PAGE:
Avid is self-aware. And while not in the Skynet sort of way, Avid is aware of it’s own.  Commonly this is found in a shared user environment (Unity, ISIS).  However, it can also be found in terms of raw media. A little known feature within Avid is the concept of a Fast Import.  This complicated term does exactly what is says – it imports media into your Avid faster than a traditional import.  However, lately I've been frequently asked, “well, why not use AMA?  No importing is needed!” Let's address this before we jump into Fast Importing.

I'm on a plane from Vegas - after nerding out at the Digital Signage Expo.  It's a full circle, having been christened into Digital Signage around 2002 with GraybowGlasfire (3M's Vikuiti), if any of you remember.  In any event, this short 50 minute jaunt from Vegas to Burbank gives me time to write a quick blog.

I was going to dazzle you all with a post about the exiting realm of Digital Asset Management (Oooh!  Ahhh!), but I thought I would stick with the encoding kick I've been on recently. Encoding solutions are much like interns: you have no idea what they are fully capable of, you have no idea how well they can multi-task, and there sure as hell there are a lot of ‘em. Thus, we need to develop some baselines with which to judge perspective candidates.  There are several yardsticks with which to measure these by.  But which ones?  Features?  Speed?  Cost?

Last week, we covered the concept of Conditional Encoding (KCM: Kammes Compression Methodology, still looking for investors) and you may have noticed that I put an odd node on the graphic workflow.  The LOGIN.  Why?  Because the next phase of this workflow is going to piggyback on not only the Internet, but on your LAN as well.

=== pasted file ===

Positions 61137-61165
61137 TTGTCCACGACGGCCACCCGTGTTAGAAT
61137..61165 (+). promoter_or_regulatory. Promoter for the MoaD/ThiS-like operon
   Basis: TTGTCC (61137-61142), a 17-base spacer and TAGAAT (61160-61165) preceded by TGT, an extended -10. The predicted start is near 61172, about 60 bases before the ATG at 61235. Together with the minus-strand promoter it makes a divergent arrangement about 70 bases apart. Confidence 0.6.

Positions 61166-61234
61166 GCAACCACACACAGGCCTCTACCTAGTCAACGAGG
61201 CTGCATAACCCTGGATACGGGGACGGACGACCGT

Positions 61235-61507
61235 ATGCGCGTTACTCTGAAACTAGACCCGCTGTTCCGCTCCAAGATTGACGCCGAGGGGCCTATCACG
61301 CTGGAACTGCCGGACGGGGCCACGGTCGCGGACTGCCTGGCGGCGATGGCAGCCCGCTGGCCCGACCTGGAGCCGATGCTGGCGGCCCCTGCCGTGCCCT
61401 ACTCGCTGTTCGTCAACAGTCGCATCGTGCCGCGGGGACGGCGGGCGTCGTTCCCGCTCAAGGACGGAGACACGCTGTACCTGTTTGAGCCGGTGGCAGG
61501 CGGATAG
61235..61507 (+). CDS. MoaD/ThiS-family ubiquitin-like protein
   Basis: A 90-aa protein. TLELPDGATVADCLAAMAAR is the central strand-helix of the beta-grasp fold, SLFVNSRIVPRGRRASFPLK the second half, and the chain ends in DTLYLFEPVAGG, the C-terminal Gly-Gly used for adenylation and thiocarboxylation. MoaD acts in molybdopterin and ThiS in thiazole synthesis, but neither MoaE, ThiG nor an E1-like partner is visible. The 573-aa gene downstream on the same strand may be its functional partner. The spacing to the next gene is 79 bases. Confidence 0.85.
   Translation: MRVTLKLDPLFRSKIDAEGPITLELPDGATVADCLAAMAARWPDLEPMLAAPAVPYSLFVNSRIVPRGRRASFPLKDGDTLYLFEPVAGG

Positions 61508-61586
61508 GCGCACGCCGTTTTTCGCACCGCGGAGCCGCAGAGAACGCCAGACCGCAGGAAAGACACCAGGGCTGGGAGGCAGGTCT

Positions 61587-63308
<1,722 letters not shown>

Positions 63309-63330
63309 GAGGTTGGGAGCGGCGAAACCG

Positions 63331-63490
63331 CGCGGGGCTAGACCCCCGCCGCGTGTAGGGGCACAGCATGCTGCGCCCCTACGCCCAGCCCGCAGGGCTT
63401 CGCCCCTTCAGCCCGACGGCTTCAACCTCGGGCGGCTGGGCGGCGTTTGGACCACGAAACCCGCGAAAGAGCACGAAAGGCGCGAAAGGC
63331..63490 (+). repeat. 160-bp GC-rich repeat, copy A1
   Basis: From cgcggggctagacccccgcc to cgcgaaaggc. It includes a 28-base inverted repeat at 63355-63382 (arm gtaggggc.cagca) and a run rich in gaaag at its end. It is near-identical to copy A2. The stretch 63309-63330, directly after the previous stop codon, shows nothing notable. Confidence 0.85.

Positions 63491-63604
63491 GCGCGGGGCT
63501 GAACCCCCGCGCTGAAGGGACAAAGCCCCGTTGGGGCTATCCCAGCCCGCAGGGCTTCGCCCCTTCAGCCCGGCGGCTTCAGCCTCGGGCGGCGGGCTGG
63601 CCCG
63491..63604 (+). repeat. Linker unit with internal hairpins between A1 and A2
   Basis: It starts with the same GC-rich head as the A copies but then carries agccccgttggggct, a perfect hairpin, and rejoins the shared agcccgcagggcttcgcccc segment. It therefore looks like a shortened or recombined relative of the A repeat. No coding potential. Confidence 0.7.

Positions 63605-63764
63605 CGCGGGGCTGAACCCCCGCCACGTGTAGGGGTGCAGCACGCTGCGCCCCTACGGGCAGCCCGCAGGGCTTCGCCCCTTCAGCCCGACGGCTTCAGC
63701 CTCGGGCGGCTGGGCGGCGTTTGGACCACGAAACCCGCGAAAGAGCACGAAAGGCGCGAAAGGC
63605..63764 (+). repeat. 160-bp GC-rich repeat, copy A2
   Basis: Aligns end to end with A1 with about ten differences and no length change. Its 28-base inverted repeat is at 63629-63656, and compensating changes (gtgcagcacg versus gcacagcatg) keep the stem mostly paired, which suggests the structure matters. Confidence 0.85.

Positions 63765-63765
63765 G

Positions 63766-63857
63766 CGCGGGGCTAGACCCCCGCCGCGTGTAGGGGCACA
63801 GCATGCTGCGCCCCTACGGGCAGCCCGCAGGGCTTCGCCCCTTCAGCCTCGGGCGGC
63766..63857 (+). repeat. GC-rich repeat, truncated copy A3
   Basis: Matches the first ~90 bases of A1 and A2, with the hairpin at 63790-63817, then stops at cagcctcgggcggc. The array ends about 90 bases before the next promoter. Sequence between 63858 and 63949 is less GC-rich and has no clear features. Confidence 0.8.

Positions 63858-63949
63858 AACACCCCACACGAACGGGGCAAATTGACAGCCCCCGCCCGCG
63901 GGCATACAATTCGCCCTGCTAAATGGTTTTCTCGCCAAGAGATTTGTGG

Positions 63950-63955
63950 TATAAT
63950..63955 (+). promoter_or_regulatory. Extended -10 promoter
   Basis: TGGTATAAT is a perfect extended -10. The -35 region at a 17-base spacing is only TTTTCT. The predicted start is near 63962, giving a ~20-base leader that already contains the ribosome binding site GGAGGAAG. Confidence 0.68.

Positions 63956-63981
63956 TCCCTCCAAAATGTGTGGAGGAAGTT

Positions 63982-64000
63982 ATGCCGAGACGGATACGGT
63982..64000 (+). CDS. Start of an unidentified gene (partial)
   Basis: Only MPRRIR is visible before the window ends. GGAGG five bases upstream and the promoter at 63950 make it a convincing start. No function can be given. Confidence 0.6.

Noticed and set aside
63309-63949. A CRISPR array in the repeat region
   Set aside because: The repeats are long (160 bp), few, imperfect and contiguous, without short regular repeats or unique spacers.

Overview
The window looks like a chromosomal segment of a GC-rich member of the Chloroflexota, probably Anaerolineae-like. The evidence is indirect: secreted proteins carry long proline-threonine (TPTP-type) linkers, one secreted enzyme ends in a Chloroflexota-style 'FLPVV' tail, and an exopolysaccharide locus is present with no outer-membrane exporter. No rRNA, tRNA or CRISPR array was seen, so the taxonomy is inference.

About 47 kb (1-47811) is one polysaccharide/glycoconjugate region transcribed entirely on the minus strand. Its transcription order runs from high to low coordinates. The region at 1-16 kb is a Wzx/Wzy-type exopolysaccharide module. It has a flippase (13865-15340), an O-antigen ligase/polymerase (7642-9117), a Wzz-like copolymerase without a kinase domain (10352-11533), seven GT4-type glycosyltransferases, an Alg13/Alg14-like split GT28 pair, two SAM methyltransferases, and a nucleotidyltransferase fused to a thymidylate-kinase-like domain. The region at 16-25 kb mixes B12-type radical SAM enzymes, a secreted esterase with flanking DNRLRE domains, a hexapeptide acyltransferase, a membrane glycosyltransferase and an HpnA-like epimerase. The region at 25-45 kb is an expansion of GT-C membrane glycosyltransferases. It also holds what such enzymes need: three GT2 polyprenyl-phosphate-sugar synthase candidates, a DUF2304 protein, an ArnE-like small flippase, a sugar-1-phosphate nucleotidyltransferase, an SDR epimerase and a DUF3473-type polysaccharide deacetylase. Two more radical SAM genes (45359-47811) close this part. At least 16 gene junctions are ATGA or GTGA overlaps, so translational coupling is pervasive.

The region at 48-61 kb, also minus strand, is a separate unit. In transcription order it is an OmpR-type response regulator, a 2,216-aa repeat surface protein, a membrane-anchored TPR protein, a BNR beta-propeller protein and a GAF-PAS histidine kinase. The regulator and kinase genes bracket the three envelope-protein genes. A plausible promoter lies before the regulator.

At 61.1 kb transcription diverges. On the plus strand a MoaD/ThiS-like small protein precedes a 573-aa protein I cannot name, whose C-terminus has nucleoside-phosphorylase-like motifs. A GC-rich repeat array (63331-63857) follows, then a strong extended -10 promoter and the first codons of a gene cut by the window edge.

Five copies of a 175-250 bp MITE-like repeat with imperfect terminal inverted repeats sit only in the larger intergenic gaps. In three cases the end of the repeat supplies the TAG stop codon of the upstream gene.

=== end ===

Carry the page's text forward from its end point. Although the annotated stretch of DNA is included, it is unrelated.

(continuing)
The post industry lives and dies around the concept of deliverables.  What specifications have to met to appease the viewer, server, or engineer on the other end.  Many times, just getting the deliverable out is a chore in itself.  The last encoding format sheet I read from a leading encoding manufacturer had 5 pages of supported input / output formats. Being able to decipher these often cryptic encoding acronyms and numeric values appears to need a degree in engineering.

Off and on for several years, I was involved with a post facility that had what they referred to as “The Money Room” Quite apropos, not only for the greenish hue to the walls, but what they *did* in that room. Unbeknownst to them (but now beknownst to me) the so-called castoff activities and backroom chores which took place in that space are now the new(er) ways to make money at your post facility…and even be a marketable service.